It’s a cold, rainy, wintery day in Melbourne: to be expected since we are at the back-end of winter. I met Julie at the local patisserie for lunch. She had a chicken and avocado wrap and I had a ham and salad mini-baguette. Each followed by coffee. Sounds pretty normal, but as usual for us BigDers, there is always a little man in my head saying ”Should you be eating this?”.
He is right to ask of course. Just about everything we eat has the potential to kick us off the straight and narrow. I have been fairly diligent with my diet: not too much milk, no cheese, not too many potatoes, huge steaks or other baddies. And for a few weeks, all was well. But last week’s test results showed that I am back to hanging by my fingers. My phosphate(phosphorus) level climbed again, to a lofty 2.9mmo/L (it should be between 0.81 and 1.78mmo/L).
I knew it was up because the itches came back. They attacked last night while I was on the machine, my blood pressure climbed and I could barely stay in the chair. They took about an hour to subside, and the remainder of the run was quite restful. They returned again when as I went to bed, and took another hour to bugger off. I would really like to get back to normal.
Before this began, I used to take a mouthful of calcium tablets during each meal, and my phosphate level was fine. But obviously my mouth is too big, and my calcium level shot over the moon, which can be tricky. So my doctor stopped all calcium and put me on one Fosrenol® (Lanthanum Carbonate) during each meal. I took the first tablet and waited for the side effects (“adverse gastrointestinal events”, intriguing huh?) to kick in. We pill takers are like James Bond, we live dangerously. But there were none that I could notice, so I continued.
But only three tablets a day meant that each time I had a snack, I had to nibble a bit of next meal’s tablet and leave the rest for the meal. Then I was short-changed at the next meal. I think there was simply not enough to do the job, and it had no effect.
Last week he upped the ante by adding one Renagel® (sevelamer carbonate, also called Renvela®) per meal. I have been wary of this tablet because several people I know suffered some of the side effects (vomiting, nausea, diarrhoea, indigestion, abdominal pain, flatulence, and constipation). So I started slowly, and all seemed OK (perhaps I’ll admit to a little extra flatulence). And I think the diarrhoea cancelled out the constipation. However, still no drop.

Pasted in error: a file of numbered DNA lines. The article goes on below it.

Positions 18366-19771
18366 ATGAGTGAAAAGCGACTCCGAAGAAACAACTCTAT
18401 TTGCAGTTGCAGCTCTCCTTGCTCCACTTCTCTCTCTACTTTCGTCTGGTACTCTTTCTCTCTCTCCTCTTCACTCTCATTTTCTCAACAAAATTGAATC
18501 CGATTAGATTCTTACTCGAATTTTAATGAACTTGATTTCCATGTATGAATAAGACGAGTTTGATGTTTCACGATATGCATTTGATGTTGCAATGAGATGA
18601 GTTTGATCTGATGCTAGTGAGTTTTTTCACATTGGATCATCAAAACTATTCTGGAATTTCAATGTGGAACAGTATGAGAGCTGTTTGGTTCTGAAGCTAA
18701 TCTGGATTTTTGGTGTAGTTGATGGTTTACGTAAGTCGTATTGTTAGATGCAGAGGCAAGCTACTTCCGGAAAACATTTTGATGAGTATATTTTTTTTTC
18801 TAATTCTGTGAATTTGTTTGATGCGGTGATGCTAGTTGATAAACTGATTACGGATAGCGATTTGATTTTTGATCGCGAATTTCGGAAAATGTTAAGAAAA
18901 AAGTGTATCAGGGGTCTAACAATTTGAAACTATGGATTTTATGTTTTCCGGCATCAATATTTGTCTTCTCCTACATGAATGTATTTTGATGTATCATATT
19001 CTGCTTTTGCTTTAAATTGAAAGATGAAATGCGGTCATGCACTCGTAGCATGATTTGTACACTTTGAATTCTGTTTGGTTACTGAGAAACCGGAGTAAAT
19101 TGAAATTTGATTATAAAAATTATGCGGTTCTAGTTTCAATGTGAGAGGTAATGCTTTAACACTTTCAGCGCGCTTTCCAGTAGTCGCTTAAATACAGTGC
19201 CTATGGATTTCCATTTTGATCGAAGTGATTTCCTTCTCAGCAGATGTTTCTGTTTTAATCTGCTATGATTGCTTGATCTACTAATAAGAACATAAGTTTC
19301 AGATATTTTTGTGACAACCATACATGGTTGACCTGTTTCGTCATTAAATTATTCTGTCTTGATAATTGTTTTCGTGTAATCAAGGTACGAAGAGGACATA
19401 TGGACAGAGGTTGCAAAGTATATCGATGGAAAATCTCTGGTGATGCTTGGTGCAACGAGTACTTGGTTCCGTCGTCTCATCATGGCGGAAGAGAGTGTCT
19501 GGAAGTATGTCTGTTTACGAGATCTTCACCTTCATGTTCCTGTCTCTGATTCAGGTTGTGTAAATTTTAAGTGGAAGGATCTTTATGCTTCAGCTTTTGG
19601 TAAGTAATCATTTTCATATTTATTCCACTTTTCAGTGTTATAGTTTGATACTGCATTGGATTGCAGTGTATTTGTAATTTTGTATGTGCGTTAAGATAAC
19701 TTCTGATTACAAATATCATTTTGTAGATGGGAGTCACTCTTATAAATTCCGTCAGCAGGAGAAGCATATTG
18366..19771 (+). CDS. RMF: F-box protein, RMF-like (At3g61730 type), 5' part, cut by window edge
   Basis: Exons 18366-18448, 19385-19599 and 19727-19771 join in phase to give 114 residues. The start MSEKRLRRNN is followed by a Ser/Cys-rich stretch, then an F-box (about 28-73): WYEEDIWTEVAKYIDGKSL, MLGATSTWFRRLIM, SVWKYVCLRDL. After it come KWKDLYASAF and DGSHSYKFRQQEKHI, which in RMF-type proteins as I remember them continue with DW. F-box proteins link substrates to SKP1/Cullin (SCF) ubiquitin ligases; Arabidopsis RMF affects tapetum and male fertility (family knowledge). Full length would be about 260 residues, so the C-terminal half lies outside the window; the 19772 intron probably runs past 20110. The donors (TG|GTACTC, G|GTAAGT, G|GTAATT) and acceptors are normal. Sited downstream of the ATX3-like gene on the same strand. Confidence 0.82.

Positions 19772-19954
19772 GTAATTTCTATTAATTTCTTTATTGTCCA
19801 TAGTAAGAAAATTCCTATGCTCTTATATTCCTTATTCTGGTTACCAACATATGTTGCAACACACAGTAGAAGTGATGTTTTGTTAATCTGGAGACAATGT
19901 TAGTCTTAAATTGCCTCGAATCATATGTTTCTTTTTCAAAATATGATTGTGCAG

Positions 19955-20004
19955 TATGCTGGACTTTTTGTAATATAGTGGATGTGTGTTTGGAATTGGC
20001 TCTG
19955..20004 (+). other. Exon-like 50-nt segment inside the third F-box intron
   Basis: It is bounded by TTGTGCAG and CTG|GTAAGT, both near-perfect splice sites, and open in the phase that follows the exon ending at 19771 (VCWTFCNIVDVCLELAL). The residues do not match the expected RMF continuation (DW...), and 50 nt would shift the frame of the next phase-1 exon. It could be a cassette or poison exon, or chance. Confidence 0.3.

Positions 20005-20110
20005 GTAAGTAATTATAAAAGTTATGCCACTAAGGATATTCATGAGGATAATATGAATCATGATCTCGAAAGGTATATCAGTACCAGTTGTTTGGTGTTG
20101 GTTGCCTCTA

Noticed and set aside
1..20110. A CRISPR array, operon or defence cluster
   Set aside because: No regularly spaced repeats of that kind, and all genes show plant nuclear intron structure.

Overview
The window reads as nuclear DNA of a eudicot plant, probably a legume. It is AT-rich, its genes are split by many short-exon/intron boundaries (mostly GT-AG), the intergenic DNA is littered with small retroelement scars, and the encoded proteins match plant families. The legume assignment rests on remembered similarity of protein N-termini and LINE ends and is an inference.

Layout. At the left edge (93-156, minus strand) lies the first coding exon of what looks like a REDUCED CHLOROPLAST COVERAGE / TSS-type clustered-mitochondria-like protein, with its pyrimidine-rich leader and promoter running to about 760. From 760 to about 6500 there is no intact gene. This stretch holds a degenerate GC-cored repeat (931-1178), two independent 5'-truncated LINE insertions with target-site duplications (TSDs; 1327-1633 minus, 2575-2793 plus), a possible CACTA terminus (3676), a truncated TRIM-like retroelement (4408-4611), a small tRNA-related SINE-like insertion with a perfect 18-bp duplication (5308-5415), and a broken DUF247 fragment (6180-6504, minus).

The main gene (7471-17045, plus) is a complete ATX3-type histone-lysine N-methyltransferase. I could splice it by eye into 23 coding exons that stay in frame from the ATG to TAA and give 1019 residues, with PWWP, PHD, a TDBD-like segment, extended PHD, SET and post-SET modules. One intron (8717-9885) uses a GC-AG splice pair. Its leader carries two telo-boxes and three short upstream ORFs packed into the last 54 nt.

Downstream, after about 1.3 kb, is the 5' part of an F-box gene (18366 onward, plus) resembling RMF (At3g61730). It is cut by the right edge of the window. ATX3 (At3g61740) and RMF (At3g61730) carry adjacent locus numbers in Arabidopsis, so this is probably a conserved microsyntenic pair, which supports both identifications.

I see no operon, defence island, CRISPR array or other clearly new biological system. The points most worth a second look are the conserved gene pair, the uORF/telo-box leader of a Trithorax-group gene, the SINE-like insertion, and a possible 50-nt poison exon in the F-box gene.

Chris, my Unit Manager arranged for me to talk to our dietician, who was quite helpful. She took me through each typical breakfast, lunch and dinner, and morning and afternoon snacks. Mostly I am OK, though many people need only about 150 grams (a third of a pound) of meat or other protein daily. That’s a piece of steak about the size of your palm. I think I usually have a little more, so I will try cutting down.
Milk is a big source of phosphate and I often have milk with my cereal for breakfast. I tried rice milk (which is an acquired taste) for a few months, until I discovered that it has about the same level of phosphate, so I went back to full cream milk. A friend suggested that I have my cereal with water instead. You have got to be kidding.
I also have a weak espresso coffee (flat white) each lunch time, which I quite enjoy. While this could well be a contributor, I think everyone should live a little, so no change there either.
So as far as I’m concerned, today’s lunch was right on the money. And it was delicious.
I have another blood test next week; here’s hoping.